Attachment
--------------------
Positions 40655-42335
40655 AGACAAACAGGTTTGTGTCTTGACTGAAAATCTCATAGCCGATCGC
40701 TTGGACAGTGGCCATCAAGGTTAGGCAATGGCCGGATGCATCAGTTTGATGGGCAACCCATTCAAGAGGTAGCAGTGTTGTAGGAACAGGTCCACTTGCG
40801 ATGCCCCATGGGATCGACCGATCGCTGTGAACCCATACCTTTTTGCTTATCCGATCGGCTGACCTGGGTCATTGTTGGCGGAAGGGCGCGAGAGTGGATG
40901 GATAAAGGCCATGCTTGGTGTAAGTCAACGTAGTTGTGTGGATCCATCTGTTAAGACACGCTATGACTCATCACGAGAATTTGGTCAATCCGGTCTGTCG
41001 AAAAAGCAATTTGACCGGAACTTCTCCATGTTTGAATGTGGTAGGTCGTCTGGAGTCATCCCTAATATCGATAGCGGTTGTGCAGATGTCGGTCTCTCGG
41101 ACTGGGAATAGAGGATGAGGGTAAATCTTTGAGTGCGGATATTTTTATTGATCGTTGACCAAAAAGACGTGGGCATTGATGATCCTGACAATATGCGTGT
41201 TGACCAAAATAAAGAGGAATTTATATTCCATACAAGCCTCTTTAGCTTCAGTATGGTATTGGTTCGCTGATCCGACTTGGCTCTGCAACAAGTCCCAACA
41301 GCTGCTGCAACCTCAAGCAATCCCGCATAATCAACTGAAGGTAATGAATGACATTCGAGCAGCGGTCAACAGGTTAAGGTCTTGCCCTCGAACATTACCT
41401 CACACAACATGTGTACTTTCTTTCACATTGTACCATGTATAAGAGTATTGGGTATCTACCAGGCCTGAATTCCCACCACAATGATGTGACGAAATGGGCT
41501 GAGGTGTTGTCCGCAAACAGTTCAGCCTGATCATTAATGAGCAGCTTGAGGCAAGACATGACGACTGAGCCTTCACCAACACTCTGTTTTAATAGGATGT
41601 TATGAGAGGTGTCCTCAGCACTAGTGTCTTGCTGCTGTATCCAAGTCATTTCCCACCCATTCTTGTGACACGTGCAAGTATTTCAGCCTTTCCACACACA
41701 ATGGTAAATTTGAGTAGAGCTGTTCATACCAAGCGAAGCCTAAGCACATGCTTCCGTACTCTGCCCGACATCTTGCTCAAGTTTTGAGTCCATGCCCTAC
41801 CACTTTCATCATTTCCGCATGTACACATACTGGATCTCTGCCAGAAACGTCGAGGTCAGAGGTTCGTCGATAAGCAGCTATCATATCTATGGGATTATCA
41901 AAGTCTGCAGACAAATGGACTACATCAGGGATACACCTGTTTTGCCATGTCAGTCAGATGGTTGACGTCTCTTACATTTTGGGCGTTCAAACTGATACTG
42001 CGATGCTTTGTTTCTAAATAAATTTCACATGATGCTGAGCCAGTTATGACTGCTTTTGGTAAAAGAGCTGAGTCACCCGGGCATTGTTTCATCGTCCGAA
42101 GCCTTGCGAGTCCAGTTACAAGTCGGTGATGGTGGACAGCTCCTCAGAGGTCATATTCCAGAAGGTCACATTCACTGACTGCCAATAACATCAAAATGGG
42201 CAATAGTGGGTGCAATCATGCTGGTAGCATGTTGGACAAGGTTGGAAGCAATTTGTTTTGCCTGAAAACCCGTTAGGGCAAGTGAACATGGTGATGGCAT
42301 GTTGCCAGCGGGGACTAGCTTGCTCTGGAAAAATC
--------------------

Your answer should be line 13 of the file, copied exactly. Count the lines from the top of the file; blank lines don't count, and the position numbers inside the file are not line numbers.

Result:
41701 ATGGTAAATTTGAGTAGAGCTGTTCATACCAAGCGAAGCCTAAGCACATGCTTCCGTACTCTGCCCGACATCTTGCTCAAGTTTTGAGTCCATGCCCTAC